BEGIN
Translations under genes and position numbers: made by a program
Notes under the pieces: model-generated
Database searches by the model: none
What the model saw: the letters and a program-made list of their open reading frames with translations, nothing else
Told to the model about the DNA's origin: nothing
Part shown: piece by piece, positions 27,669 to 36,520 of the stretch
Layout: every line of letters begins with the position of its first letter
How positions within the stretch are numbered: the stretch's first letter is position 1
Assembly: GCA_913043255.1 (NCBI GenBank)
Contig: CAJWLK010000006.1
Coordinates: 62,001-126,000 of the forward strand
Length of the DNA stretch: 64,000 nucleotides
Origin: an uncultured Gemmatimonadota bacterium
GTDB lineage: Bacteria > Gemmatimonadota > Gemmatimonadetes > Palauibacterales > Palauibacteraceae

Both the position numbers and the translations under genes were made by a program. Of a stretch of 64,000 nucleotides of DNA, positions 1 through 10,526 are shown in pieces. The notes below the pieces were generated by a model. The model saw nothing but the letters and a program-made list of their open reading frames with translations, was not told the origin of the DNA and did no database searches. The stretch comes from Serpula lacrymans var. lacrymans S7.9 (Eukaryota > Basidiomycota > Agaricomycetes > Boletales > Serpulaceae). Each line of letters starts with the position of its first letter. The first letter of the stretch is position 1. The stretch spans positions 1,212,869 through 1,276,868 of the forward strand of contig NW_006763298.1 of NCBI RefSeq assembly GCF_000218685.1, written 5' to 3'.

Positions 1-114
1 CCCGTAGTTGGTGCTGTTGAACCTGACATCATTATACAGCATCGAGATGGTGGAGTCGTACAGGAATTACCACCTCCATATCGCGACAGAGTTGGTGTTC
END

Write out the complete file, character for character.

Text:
Translations under genes and position numbers: made by a program
Notes under the pieces: model-generated
Database searches by the model: none
What the model saw: the letters and a program-made list of their open reading frames with translations, nothing else
Told to the model about the DNA's origin: nothing
Part shown: piece by piece, positions 27,669 to 36,520 of the stretch
Layout: every line of letters begins with the position of its first letter
How positions within the stretch are numbered: the stretch's first letter is position 1
Assembly: GCA_913043255.1 (NCBI GenBank)
Contig: CAJWLK010000006.1
Coordinates: 62,001-126,000 of the forward strand
Length of the DNA stretch: 64,000 nucleotides
Origin: an uncultured Gemmatimonadota bacterium
GTDB lineage: Bacteria > Gemmatimonadota > Gemmatimonadetes > Palauibacterales > Palauibacteraceae

Both the position numbers and the translations under genes were made by a program. Of a stretch of 64,000 nucleotides of DNA, positions 1 through 10,526 are shown in pieces. The notes below the pieces were generated by a model. The model saw nothing but the letters and a program-made list of their open reading frames with translations, was not told the origin of the DNA and did no database searches. The stretch comes from Serpula lacrymans var. lacrymans S7.9 (Eukaryota > Basidiomycota > Agaricomycetes > Boletales > Serpulaceae). Each line of letters starts with the position of its first letter. The first letter of the stretch is position 1. The stretch spans positions 1,212,869 through 1,276,868 of the forward strand of contig NW_006763298.1 of NCBI RefSeq assembly GCF_000218685.1, written 5' to 3'.

Positions 1-114
1 CCCGTAGTTGGTGCTGTTGAACCTGACATCATTATACAGCATCGAGATGGTGGAGTCGTACAGGAATTACCACCTCCATATCGCGACAGAGTTGGTGTTC